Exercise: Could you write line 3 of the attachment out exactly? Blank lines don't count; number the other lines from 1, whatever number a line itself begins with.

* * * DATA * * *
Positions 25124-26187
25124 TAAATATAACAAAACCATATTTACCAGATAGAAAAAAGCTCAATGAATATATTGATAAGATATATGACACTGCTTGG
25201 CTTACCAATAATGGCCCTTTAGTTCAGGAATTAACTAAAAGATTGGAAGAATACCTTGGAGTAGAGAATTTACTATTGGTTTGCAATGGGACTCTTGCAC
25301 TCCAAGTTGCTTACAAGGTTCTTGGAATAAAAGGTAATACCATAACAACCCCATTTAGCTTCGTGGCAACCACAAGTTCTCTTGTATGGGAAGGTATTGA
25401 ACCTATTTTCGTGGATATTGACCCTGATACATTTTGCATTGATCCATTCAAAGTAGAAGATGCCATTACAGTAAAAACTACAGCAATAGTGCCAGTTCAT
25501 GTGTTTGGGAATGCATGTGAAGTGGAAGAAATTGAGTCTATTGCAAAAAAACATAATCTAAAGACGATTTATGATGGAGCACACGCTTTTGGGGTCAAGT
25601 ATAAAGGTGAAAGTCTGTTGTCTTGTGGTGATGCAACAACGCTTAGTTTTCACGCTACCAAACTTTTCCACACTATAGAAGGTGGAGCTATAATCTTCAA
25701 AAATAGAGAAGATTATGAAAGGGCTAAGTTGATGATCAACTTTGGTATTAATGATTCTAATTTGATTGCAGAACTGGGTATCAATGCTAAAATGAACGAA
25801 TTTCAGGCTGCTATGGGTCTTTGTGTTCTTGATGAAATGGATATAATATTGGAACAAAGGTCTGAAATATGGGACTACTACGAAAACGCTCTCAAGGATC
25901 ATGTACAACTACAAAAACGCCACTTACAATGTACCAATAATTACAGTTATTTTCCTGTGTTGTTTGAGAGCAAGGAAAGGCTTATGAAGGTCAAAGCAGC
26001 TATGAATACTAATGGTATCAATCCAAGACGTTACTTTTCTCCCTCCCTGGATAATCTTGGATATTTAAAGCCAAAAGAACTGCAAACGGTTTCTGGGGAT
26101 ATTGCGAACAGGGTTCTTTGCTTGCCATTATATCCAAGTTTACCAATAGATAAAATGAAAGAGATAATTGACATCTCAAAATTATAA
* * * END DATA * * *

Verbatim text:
25201 CTTACCAATAATGGCCCTTTAGTTCAGGAATTAACTAAAAGATTGGAAGAATACCTTGGAGTAGAGAATTTACTATTGGTTTGCAATGGGACTCTTGCAC